Second, if you are referring to ages or temperatures, you should not use an apostrophe anywhere; it’s 80s and 90s.
12. I love seeing the shift in someone when they go from confusion or frustration to empowerment and it fuels all my work.
Lots to look at in this awful sentence! “Someone” is singular, and so has to be “he or she,” but it can’t be “they.” This is also a run-on sentence. Those are punctuation/grammar mistakes. This next is a biggie, and indicates poor writing: What’s the difference between “confusion” or “frustration”? Sure, they are slightly different, but not so different that they need to be in the same sentence. This is one of my pet peeves: equivalencies or near-equivalencies. Since you’re not likely to be “frustrated” without being “confused” first, I’d use “confused” and leave it at that.
13. After initially pursuing a career in music he earned his degree in English and Creative Writing with a minor in Business.
What a liar. Where’d he get his degree, Trump University? And stick a comma after “music,” big boy; that first bit is what’s called an “introductory phrase.” Glad to set you straight.
14. With the website, strategy and business savvy to help you take your business to the next level.
This isn’t a full sentence, and I can’t remember the context, but I do know that “to the next level” is hackneyed and should be banished from every self-respecting writer’s repertoire.
15. On a shoestring budget she built her own e-commerce site and blog for her business, learned about list building and email service providers, managed an active social media presence, and took a deep dive into content strategy and copywriting.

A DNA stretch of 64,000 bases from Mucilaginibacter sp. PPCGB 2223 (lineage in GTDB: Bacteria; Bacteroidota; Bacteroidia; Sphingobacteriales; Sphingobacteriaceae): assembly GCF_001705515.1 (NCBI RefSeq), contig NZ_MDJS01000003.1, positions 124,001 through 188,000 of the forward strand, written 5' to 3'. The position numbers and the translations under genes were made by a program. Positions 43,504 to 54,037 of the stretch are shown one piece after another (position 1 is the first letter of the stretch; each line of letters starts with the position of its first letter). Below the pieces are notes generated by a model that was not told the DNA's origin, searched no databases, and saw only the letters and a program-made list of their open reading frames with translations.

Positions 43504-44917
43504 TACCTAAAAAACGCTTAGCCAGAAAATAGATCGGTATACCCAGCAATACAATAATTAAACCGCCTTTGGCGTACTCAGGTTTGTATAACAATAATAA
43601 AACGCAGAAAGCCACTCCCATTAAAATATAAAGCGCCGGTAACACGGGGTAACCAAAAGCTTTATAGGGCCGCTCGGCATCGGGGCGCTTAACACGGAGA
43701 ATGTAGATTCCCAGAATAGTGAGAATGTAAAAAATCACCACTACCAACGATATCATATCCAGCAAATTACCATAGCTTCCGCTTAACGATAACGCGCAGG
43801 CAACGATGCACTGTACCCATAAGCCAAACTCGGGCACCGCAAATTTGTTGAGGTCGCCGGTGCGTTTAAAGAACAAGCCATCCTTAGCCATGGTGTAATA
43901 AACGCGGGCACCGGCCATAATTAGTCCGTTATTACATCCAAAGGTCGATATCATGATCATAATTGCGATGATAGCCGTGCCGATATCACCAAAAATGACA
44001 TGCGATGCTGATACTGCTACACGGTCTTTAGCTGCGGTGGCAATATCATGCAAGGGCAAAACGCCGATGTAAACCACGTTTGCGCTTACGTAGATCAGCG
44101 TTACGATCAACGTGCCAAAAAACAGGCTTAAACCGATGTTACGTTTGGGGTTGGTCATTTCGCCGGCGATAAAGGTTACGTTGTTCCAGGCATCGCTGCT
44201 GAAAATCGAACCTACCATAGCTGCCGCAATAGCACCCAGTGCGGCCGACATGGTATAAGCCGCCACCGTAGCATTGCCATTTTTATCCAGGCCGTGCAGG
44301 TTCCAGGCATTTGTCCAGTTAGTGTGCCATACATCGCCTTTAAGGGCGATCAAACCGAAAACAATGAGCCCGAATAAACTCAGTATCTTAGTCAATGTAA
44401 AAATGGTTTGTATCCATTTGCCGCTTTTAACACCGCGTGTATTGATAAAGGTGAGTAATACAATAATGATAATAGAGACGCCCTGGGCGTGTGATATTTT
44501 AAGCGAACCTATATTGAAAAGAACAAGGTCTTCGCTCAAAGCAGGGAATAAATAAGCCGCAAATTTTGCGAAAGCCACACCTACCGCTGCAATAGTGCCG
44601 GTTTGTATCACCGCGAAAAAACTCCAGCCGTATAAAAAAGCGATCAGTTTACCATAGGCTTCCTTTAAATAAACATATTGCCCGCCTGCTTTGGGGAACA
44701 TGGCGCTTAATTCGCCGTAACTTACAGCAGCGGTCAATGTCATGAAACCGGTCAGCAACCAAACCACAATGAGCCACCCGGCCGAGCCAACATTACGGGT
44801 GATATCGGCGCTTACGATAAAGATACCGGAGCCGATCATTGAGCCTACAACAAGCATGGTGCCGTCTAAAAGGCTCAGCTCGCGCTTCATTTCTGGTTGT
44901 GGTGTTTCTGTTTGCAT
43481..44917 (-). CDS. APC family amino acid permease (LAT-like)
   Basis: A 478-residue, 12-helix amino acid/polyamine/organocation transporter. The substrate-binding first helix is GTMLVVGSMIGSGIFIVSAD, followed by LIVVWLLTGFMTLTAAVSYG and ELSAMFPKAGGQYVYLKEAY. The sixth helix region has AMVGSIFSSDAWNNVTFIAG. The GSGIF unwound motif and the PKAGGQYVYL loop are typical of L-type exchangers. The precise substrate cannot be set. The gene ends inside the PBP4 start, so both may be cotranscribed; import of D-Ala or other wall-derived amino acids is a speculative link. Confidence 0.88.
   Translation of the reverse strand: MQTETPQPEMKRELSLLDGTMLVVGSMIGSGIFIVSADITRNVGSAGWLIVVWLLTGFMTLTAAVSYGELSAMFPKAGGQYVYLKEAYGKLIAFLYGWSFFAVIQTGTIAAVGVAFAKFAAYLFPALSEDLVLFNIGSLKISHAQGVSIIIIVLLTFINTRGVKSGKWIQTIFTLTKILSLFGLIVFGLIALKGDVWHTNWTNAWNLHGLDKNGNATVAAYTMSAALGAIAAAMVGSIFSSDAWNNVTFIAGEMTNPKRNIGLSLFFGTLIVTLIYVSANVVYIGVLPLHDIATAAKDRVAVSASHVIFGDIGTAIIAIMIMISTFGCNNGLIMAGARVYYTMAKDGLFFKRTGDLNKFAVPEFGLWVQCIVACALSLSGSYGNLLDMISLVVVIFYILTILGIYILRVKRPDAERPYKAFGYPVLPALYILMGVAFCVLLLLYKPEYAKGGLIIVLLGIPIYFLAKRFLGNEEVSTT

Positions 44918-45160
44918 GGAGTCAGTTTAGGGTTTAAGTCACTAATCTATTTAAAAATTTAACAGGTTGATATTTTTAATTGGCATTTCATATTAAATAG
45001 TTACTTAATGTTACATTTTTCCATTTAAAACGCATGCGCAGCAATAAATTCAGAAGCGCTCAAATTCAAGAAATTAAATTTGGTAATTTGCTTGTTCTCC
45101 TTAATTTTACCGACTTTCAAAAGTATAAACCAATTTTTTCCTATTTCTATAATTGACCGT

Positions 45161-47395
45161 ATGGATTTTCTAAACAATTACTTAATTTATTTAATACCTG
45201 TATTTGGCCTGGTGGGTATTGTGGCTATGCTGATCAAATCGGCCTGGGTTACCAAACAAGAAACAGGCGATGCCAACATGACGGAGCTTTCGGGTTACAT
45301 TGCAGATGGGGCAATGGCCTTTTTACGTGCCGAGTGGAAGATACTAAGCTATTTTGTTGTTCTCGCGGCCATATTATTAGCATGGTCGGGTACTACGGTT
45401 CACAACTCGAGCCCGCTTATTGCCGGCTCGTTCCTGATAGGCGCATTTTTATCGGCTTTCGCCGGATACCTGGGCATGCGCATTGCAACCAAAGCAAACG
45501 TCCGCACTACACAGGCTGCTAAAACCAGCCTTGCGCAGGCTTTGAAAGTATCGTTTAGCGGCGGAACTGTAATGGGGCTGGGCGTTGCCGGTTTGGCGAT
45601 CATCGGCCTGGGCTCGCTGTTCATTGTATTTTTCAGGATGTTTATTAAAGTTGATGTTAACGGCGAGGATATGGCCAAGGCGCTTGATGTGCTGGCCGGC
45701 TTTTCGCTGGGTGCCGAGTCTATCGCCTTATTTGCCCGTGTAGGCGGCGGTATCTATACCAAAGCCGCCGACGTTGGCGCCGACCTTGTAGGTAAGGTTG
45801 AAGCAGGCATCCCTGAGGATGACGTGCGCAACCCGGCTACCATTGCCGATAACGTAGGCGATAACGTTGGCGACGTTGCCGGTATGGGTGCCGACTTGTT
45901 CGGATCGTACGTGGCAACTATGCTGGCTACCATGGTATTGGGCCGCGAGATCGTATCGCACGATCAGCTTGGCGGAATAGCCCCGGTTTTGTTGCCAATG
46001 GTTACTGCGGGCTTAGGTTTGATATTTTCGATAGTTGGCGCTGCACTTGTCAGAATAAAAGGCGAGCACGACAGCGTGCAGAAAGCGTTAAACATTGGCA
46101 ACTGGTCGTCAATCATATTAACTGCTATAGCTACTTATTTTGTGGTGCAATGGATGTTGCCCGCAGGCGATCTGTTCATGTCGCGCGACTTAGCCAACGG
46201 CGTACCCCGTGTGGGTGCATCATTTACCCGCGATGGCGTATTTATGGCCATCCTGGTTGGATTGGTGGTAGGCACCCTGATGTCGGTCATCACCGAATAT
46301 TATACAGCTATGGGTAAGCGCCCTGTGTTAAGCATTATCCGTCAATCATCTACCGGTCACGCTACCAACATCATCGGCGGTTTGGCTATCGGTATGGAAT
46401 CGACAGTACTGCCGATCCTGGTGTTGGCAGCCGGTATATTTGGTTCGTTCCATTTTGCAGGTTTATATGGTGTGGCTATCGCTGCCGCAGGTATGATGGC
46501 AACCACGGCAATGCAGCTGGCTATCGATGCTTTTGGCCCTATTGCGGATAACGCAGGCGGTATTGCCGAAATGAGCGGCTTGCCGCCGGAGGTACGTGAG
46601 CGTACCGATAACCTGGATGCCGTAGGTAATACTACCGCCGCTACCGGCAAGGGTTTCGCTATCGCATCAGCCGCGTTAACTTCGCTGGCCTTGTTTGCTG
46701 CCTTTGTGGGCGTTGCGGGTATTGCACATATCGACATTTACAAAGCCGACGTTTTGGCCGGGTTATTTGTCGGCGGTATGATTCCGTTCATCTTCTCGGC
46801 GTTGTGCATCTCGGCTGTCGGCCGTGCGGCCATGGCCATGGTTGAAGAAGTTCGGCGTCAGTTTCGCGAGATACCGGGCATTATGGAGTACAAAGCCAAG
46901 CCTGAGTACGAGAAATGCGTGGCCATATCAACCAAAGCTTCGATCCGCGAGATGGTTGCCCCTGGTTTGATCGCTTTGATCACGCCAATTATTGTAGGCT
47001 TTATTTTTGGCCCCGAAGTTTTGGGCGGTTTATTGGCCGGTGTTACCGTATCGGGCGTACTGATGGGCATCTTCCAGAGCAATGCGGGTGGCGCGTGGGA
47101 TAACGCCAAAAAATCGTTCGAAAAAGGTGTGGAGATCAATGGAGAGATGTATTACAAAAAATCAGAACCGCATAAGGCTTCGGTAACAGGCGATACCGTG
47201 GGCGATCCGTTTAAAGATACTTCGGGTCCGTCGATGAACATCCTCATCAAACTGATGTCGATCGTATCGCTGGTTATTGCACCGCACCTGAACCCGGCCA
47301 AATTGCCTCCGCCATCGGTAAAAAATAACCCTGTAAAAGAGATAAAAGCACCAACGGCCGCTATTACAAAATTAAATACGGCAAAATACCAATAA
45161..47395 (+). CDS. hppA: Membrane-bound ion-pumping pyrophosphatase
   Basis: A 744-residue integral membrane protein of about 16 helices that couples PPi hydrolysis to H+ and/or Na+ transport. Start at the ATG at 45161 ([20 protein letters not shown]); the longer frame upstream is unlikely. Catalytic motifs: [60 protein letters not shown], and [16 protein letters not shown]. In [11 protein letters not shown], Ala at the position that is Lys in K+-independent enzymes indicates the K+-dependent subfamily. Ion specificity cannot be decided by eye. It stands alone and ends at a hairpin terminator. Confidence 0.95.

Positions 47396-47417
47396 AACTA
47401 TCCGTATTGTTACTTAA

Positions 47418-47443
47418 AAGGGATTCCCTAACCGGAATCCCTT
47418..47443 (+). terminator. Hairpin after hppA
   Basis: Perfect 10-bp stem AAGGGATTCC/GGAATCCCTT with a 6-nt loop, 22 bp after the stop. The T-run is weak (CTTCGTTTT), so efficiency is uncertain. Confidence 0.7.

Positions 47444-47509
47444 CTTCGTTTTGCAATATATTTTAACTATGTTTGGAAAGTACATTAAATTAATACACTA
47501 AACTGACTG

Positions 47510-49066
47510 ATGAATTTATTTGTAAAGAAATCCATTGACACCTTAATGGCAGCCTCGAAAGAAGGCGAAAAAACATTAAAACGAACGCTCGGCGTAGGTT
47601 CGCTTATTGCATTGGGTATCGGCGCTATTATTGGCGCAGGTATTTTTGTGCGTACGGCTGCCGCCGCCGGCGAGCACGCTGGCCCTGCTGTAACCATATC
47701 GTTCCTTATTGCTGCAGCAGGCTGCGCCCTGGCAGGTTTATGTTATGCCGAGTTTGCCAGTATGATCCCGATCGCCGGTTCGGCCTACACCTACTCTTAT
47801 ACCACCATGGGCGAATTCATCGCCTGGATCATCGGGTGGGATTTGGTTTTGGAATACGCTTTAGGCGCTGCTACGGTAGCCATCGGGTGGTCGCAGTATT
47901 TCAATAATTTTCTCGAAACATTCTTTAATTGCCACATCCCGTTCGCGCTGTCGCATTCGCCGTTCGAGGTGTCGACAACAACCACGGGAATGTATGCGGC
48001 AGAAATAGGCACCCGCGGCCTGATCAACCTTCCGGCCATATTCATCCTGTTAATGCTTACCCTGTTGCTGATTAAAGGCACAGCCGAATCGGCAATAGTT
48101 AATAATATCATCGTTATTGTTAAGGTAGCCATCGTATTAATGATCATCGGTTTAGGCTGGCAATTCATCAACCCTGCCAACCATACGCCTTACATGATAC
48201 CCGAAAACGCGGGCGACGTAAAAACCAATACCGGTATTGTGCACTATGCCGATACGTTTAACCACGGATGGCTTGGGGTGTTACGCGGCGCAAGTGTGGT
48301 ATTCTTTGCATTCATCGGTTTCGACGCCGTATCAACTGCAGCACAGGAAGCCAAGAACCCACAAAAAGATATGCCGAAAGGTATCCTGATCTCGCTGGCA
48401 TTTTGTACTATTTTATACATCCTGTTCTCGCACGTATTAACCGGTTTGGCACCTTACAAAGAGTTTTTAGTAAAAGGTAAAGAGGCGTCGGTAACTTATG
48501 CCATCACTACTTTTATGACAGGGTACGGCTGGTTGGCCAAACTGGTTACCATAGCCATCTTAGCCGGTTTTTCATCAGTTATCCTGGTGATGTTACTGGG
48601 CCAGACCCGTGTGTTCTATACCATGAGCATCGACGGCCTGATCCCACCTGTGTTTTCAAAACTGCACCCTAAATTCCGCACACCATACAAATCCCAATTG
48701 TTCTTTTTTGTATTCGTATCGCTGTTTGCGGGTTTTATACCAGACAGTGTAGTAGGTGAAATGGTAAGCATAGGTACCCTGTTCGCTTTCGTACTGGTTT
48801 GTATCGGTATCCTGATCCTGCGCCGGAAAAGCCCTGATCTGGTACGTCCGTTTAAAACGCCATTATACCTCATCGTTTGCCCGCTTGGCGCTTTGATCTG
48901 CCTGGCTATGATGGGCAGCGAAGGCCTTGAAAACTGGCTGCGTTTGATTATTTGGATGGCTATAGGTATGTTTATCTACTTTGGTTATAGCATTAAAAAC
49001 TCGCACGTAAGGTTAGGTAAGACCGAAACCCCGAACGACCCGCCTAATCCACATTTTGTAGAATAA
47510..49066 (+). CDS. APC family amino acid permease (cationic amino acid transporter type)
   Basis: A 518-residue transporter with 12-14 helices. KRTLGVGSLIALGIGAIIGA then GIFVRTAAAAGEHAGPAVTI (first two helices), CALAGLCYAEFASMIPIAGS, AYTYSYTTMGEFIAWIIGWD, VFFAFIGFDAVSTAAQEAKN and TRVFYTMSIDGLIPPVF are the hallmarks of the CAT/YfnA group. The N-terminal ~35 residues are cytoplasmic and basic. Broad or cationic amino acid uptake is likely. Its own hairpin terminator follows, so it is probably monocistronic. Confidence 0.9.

I’m so tired of “deep dive” I could puke.
16. From overwhelm to on fire.
Listen, people, “overwhelm” ain’t no noun! It’s a verb, yes, it’s an adjective, yes, but it ain’t no noun!
17. Your site is built to accommodate your needs, so whether you choose to integrate with LeadPages or create your own in-site sales or landing pages, everything you need is baked right in.
Another cliché! Spare me “baked in,” unless you’re talking about raisins, or, better still, chocolate chips.
18. Running your own business + website can be both incredibly awesome and supremely challenging.
Is there such a thing as “incredibly awesome”? I mean, we aren’t talking about the Divine here, or even Mother Nature. Give me a break! And then to follow by “supremely challenging.” Ugh.
19. One day you can be totally on a roll, cranking out content, ideas, plans and moving them forward. The next you can feel totally stuck or spinning….
20. “I thought adding this new feature to (or fixing this issue on) my site would be way easier, but now I’m stuck and if I spend another minute googling this sh*& my brain is gonna melt!”
“Way easier”? What are you, 12? Are you marketing to 12-year-olds? Because, if so, the bit about “sh*&” and “gonna melt” is perfect.
21. He was also writing as the editor for a digital magazine startup, and his experience provided an framework of understanding of the hows and whys of tools like editorial schedules and batch editing.
I don’t believe it. I pulled 52 mistakes from these “uber” developers’ website. Fifty two. That’s 52 more than I should have found, for people who claim to have writing degrees and experiences as copy editors and editors. What comes out of a bull?
22. Let’s face it, there’s a time when your favorite entrepreneurs group delivers the exact answer you need, and about a hundred more times when their answers only leave you spinning in circles.
A group is a collective noun, and it’s singular. Period. Which makes the “their” there (say that three times real fast!) flat out wrong.
This writing is really beyond the pale. It’s like, dude, um, you know, over the Styx and through the deep, dark woods into Hell. There is a special circle of hell for people who claim to be professional writers and take other people’s money to write professionally, but who are SLOPPY.